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Converting to hydraulic braking system?

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Converting to hydraulic braking system?

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Old 01-23-19, 03:00 PM
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Trellaine
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Converting to hydraulic braking system?

Iím a newbie. Recently I ride all year around to and from work and do errands on the weekend. No car. Transit is also readily available.

It seems Iím constantly taking my bike in for brake adjustments etc. Iím quite frustrated with my mechanical disc brakes and looking at alternatives including buying a new bike.

But im looking for suggestions for specific hydraulic brakes for my hybrid bike. And do these come with all parts necessary. I believe my rotor is 160mm.

thanks for any guidance.
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Old 01-23-19, 03:50 PM
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Well if you go to a Bike Shop they will get it all together, put it on, and even do after the sale service on it..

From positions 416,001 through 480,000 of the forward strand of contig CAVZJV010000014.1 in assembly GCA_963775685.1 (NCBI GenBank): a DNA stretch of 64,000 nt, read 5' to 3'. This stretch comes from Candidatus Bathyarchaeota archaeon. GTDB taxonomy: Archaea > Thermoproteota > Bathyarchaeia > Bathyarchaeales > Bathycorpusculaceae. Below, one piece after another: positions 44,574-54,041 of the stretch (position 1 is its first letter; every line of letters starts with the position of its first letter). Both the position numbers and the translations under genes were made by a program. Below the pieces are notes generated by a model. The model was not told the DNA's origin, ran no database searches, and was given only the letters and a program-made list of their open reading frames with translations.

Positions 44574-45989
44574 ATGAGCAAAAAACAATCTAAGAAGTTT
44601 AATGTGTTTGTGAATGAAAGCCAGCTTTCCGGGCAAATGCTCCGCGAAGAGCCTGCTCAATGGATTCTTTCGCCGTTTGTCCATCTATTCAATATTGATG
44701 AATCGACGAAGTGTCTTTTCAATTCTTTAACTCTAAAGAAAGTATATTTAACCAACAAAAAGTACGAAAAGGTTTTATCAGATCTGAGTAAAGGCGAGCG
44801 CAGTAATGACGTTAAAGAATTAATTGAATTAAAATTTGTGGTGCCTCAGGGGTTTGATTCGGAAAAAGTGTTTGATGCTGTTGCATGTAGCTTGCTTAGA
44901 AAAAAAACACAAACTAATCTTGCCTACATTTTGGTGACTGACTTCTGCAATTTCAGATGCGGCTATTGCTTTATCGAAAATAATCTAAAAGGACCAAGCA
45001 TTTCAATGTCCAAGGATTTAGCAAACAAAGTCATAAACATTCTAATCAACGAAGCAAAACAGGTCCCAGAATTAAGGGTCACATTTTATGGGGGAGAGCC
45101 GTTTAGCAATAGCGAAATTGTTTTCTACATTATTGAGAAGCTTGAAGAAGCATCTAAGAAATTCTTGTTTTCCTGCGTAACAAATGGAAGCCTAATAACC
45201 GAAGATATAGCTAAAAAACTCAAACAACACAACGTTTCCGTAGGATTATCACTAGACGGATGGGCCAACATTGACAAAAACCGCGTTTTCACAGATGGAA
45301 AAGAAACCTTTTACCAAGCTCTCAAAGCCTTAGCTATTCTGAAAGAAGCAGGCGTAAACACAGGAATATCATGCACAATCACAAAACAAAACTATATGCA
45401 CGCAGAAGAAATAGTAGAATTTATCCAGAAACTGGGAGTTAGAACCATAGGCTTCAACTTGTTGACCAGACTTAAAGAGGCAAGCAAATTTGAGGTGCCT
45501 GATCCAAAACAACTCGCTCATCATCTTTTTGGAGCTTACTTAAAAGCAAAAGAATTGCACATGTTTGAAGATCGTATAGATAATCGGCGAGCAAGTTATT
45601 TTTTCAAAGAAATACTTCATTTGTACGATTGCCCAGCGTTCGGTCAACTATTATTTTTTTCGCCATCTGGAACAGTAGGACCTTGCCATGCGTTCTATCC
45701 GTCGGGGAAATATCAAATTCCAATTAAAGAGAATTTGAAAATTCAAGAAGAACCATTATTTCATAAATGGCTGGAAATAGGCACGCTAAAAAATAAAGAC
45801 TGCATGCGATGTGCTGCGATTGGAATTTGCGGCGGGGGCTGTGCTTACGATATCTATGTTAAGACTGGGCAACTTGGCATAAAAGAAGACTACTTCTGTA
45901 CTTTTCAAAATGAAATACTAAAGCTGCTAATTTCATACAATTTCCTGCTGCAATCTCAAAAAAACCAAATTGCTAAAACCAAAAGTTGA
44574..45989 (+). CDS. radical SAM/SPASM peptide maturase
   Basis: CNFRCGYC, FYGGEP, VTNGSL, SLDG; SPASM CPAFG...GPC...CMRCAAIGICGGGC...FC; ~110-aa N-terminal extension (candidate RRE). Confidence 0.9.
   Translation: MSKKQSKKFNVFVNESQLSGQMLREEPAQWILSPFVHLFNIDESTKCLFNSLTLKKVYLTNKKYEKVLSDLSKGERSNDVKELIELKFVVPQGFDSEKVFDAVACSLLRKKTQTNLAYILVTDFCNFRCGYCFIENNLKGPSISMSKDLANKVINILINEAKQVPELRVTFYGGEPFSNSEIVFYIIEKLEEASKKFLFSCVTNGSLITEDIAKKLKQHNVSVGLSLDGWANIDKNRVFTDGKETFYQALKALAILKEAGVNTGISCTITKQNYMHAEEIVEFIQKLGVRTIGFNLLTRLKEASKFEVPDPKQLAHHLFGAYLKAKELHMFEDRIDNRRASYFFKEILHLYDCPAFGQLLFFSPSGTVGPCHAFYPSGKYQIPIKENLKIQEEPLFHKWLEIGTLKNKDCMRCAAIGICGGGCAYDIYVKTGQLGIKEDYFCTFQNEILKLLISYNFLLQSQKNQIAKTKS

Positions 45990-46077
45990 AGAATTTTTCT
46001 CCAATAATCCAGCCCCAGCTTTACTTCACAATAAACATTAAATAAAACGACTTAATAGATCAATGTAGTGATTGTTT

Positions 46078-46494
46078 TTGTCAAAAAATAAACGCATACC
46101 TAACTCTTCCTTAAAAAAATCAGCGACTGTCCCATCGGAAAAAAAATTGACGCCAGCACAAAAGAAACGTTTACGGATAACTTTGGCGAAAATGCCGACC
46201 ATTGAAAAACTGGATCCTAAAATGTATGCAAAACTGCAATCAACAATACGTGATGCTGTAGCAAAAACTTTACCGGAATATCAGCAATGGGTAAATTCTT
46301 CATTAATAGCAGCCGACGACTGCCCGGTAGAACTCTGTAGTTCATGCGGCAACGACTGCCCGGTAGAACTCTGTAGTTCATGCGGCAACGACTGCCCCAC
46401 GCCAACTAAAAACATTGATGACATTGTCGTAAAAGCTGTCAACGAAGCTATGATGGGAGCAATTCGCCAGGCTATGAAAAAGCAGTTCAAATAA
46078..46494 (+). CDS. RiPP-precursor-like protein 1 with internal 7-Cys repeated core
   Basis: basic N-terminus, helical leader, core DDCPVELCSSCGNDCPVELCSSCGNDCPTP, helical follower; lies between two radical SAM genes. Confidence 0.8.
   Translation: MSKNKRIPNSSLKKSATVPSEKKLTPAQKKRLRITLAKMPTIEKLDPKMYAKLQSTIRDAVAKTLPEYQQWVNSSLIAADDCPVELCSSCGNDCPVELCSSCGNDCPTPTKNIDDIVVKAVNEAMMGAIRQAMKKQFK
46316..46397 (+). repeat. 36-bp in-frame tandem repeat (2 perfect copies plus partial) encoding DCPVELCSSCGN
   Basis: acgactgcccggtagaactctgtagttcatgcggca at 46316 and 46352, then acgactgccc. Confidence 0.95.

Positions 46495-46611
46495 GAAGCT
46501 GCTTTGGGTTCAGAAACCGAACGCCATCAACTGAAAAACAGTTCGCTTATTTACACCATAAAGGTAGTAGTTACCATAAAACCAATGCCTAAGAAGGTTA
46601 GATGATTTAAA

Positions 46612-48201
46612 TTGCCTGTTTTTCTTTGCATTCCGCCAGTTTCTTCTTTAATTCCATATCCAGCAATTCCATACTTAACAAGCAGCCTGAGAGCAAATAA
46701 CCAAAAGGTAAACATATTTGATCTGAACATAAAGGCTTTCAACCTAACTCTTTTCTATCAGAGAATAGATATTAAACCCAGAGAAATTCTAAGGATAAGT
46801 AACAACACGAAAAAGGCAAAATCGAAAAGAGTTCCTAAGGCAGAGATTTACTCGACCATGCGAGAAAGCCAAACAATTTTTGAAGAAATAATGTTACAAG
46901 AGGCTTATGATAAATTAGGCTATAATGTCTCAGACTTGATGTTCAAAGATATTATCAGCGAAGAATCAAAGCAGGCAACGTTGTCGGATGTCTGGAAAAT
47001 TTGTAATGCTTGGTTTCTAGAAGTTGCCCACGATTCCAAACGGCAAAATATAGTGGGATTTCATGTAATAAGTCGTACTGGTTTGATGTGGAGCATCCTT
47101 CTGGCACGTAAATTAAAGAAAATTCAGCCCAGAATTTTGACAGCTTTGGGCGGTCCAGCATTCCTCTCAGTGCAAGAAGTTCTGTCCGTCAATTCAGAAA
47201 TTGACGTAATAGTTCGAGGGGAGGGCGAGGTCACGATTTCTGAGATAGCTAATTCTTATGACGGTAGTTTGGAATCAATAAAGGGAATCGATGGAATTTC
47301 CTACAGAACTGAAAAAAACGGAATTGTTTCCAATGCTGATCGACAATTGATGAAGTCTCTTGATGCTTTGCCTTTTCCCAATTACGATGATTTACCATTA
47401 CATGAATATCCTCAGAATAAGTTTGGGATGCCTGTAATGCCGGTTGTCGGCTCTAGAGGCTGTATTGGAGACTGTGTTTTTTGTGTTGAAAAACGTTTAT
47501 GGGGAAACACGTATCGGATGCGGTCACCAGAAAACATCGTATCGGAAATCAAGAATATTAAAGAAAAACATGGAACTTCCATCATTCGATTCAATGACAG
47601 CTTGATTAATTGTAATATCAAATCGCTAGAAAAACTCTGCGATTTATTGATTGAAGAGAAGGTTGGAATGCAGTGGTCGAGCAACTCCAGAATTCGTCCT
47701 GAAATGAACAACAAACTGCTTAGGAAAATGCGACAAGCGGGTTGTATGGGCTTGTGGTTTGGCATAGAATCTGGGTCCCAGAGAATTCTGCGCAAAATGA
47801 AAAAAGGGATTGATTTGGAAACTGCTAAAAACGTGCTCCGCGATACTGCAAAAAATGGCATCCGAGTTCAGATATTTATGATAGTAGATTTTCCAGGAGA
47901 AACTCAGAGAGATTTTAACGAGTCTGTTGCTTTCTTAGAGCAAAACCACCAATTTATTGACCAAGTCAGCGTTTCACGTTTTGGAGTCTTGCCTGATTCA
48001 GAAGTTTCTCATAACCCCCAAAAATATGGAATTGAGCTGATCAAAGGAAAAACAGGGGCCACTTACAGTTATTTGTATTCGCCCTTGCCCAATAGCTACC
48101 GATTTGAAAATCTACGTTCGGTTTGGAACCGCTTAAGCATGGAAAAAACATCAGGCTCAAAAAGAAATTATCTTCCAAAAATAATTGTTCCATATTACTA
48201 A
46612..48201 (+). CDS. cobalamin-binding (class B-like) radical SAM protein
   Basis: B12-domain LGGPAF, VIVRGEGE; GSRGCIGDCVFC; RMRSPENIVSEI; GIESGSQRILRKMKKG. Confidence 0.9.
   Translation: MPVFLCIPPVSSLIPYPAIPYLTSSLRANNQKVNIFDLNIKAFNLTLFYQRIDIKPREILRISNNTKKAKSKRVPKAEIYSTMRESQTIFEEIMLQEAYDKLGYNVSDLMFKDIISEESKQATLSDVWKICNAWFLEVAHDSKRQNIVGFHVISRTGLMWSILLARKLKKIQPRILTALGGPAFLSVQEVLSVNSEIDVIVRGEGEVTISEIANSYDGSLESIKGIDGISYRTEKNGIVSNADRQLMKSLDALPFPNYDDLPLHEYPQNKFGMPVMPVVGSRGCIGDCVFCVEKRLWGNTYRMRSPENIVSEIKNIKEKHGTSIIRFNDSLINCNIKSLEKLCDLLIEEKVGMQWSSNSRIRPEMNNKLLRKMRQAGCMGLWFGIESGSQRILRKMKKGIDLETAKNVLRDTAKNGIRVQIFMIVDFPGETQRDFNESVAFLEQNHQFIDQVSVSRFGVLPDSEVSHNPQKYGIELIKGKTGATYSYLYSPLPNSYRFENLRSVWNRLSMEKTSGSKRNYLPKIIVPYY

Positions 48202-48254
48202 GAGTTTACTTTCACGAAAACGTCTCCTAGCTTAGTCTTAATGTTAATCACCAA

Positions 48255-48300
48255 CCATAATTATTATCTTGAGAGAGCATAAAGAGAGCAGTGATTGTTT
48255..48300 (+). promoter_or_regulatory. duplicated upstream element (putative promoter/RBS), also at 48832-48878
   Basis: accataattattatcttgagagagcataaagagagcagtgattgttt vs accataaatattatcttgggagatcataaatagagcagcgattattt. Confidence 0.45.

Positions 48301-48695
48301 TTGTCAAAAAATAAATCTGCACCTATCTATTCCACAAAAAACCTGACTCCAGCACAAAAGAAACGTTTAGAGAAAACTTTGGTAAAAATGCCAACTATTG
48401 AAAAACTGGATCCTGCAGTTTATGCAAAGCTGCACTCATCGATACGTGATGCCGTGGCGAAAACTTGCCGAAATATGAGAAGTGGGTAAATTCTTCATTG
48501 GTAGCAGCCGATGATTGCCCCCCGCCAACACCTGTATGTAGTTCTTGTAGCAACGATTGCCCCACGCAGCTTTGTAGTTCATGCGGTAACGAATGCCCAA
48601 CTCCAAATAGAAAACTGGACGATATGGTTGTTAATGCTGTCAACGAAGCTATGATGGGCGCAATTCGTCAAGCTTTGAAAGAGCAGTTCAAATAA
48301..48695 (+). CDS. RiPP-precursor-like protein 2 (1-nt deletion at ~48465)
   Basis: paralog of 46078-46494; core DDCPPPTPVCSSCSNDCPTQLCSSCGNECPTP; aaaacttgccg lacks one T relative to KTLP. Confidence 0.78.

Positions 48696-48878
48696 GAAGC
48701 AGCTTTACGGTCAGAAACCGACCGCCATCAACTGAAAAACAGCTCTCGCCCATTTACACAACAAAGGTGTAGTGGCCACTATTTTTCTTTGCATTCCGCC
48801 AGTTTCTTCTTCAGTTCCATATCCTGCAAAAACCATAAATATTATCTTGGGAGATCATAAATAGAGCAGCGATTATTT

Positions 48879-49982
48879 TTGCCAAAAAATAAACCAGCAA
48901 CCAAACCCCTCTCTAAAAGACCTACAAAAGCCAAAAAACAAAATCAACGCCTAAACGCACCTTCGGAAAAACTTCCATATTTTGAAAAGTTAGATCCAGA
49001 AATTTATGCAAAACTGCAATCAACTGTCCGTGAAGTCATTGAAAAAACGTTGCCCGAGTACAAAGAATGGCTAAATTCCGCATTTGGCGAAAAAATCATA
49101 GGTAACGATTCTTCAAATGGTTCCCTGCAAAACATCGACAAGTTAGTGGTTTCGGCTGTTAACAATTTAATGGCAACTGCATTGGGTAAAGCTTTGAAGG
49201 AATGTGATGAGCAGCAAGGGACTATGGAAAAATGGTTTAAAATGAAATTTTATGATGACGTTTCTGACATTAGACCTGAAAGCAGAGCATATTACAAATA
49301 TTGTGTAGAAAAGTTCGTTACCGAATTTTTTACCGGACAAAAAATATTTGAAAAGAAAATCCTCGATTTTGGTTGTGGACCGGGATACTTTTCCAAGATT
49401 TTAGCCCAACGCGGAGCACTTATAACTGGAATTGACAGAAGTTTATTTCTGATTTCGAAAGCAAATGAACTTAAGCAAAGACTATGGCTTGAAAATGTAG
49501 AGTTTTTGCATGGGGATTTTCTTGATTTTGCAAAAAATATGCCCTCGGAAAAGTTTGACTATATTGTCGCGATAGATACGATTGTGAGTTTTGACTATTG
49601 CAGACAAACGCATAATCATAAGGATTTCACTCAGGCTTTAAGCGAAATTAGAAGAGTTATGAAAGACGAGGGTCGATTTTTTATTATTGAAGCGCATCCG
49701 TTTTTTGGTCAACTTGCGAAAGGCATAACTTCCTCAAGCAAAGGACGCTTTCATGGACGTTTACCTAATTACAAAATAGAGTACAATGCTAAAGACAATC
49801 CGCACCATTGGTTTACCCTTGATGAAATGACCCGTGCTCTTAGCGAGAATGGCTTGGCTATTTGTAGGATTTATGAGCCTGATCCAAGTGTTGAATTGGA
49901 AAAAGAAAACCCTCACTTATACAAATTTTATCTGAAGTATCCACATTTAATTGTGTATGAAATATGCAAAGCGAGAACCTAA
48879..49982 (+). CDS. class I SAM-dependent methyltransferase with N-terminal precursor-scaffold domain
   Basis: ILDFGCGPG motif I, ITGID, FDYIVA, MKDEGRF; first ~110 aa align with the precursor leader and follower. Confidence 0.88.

Yea Mechanical disc brakes the pad wear adjuster is you.. Avid BB7, for example, does try to simplify it with knobs , but they don't turn themselves.

given you needed help there, I'd go with your friendly local bike shop..



I simply replaced my Avid Mechanical brake calipers with TRP Hy Road hydraulic Cable pulled calipers..

I had Avid's Speed dial levers , dialed them back to short pull end of the scale and went on with my life..

a cantilever short pull lever would do.. I'm the Mechanic , and this worked for me.. this winter..


Namedropping Brands; Magura, German, their basic MTB caliper hose and lever, was about what TRP's Caliper was alone

Shimano, the big dog in the industry,

Avid Juicy Avid is part of Sram group.
that's the big 3..

English made is Hope smaller company, color anodized, looks pretty (Not seen much at all in the States)